Sympathy Card Etiquette: What, When & How to Send

Updated

You know how nice it is to receive a sympathy card if someone close to you has died. Sure, texts and Facebook condolence messages are appreciated, but there’s something special about getting a card in the mail. 

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When you receive a card, you know that the person who sent it had to go to the store and buy a card, write a message, buy a stamp, and put the card in the mail. This takes way more time than writing a “thoughts and prayers” comment on Facebook.

Sending a sympathy card is a nice thing to do, and people who are grieving will appreciate the extra effort you made to send warm wishes to them.

Who Should You Send a Sympathy Card To?

The short answer to this question is that it is appropriate to send a sympathy card to anyone who is grieving. However, we know you probably aren’t satisfied with this answer.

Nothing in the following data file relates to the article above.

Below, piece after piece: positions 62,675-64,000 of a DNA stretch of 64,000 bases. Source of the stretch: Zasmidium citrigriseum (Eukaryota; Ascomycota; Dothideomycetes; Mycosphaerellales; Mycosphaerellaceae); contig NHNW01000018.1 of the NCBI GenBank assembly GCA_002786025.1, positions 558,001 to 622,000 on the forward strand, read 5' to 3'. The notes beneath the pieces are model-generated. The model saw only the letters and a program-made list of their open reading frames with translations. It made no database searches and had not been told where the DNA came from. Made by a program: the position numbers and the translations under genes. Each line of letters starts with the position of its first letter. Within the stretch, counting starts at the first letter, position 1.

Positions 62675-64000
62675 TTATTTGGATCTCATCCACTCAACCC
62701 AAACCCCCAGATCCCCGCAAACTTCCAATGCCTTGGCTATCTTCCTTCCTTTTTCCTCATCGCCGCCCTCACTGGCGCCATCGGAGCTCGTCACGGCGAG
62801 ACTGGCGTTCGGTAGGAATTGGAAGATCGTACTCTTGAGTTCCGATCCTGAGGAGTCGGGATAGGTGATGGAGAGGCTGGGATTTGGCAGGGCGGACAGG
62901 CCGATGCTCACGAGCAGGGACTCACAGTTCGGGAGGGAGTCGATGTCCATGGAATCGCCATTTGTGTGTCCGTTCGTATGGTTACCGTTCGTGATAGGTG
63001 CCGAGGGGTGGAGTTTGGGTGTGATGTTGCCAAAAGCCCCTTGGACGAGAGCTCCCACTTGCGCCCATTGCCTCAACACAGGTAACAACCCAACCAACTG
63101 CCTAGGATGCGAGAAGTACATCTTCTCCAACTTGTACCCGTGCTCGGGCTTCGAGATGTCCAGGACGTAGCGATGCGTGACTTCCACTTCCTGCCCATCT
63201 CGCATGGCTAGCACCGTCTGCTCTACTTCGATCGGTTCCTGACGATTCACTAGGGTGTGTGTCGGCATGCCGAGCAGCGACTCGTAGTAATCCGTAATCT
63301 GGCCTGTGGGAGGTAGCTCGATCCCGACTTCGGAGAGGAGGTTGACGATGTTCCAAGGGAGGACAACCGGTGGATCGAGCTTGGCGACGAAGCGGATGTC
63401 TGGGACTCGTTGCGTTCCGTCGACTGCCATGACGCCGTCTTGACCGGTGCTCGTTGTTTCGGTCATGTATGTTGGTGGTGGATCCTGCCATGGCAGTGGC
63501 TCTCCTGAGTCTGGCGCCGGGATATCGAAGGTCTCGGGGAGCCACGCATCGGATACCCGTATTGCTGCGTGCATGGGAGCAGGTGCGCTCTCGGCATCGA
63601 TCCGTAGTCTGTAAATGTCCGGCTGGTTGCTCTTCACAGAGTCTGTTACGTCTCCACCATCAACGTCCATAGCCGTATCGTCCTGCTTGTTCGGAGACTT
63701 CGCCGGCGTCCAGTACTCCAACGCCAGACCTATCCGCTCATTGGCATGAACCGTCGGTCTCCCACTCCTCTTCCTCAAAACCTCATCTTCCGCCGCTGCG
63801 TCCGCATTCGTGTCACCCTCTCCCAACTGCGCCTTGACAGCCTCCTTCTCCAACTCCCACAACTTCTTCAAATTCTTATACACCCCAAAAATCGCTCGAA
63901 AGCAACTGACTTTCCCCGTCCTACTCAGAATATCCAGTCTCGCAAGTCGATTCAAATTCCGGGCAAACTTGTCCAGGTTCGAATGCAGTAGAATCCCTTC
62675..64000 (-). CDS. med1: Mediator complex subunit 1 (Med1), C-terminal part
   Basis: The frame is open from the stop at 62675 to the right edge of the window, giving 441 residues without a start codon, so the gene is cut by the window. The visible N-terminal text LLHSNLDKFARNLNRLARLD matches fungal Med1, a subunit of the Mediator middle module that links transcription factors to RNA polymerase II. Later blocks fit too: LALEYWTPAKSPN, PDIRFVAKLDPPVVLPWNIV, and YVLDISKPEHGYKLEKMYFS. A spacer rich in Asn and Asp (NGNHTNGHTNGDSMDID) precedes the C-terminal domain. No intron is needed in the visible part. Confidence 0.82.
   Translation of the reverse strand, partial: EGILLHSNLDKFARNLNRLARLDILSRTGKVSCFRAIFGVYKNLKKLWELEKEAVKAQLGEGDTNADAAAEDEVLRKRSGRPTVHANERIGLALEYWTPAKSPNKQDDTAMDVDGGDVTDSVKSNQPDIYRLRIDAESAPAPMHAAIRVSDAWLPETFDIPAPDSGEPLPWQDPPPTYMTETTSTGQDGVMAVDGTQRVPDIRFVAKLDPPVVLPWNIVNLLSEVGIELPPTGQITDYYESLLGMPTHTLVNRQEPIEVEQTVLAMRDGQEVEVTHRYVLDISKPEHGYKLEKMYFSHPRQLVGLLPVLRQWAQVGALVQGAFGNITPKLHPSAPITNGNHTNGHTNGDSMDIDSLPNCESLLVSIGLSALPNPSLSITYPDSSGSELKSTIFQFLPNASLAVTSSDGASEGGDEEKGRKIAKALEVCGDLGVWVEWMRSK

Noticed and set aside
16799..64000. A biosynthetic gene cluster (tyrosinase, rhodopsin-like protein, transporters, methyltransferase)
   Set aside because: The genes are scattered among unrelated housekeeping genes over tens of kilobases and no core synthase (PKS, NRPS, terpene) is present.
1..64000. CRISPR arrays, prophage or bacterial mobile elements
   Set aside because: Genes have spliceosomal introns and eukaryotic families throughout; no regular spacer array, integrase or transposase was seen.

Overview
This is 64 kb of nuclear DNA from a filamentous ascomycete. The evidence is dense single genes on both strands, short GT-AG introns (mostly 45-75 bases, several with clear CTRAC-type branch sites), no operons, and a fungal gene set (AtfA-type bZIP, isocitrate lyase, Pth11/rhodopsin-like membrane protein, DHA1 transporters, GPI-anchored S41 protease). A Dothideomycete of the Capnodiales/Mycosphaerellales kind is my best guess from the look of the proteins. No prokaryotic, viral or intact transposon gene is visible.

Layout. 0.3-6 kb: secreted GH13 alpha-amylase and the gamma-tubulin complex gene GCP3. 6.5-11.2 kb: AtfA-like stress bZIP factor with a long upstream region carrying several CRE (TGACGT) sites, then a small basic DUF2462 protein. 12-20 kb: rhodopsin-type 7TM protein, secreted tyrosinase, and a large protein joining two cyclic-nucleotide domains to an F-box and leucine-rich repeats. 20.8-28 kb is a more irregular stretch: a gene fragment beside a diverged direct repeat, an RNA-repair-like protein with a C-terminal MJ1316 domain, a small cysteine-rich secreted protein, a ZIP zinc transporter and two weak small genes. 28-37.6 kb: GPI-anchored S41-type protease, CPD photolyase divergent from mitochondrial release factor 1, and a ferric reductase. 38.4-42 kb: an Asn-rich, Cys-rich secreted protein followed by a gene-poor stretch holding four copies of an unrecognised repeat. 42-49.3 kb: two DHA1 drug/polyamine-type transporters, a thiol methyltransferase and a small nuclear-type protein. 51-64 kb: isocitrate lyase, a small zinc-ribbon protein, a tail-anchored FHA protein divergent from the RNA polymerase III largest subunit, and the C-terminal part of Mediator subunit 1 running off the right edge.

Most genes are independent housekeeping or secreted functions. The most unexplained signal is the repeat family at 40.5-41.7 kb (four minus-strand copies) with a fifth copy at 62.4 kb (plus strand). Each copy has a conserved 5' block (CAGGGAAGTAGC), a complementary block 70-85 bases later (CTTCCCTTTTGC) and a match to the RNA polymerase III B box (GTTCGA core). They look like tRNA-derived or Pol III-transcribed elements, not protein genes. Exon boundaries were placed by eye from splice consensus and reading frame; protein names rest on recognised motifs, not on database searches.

Consider sending a sympathy card to the:

  • Spouse or partner of the deceased
  • Parents of the deceased
  • Children of the deceased
  • Siblings of the deceased
  • Grandchildren of the deceased

If you know the entire family, you may consider sending separate cards to all involved. If you only wish to send one card, mail it to the deceased’s home address (or to the spouse or parents of the deceased). You can address it to the individuals’ names or “The Family of Bob Smith.” You can also send a card to the family in care of the funeral home serving the family. 

If you knew the deceased well but didn’t know the family, you can send a card to the spouse, parents, or “family of” the deceased.

If you are friends with someone who recently lost a parent, but you don’t know the rest of the family, send a card to your friend.

You may also consider sending a card to a close friend of the deceased. 

Some send sympathy cards to close family and friends grieving a loss, but others view sending sympathy cards as a ministry. They may send cards to people they don’t know well, such as people who suffered a loss in the community or Facebook acquaintances. 

When Should You Send a Sympathy Card?

While there is no expiration date on expressing sympathy, try to send a message within several weeks of the death. However, sending the card a month late would not be out of line. 

It is best to send a sympathy card as soon as you hear about the death. However, even those with good intentions may struggle to follow through with this task.